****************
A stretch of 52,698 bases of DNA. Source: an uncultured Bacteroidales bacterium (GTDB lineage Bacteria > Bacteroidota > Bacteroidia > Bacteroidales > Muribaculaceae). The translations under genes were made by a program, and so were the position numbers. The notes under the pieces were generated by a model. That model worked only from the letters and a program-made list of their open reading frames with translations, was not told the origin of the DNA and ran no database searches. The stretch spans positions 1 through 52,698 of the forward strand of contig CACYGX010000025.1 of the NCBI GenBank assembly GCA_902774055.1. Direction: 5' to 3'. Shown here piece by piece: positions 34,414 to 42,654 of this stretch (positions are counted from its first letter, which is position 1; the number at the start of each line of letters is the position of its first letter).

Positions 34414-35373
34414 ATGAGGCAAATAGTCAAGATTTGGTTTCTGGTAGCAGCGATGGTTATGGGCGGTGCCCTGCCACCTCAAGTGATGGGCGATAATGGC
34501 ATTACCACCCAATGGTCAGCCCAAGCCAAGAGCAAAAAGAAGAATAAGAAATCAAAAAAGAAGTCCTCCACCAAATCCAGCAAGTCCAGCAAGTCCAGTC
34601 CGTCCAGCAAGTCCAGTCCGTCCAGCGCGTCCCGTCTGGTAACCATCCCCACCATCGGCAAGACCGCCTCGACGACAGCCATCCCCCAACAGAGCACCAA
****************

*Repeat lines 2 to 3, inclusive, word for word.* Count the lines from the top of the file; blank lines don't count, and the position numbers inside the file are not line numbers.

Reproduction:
Positions 34414-35373
34414 ATGAGGCAAATAGTCAAGATTTGGTTTCTGGTAGCAGCGATGGTTATGGGCGGTGCCCTGCCACCTCAAGTGATGGGCGATAATGGC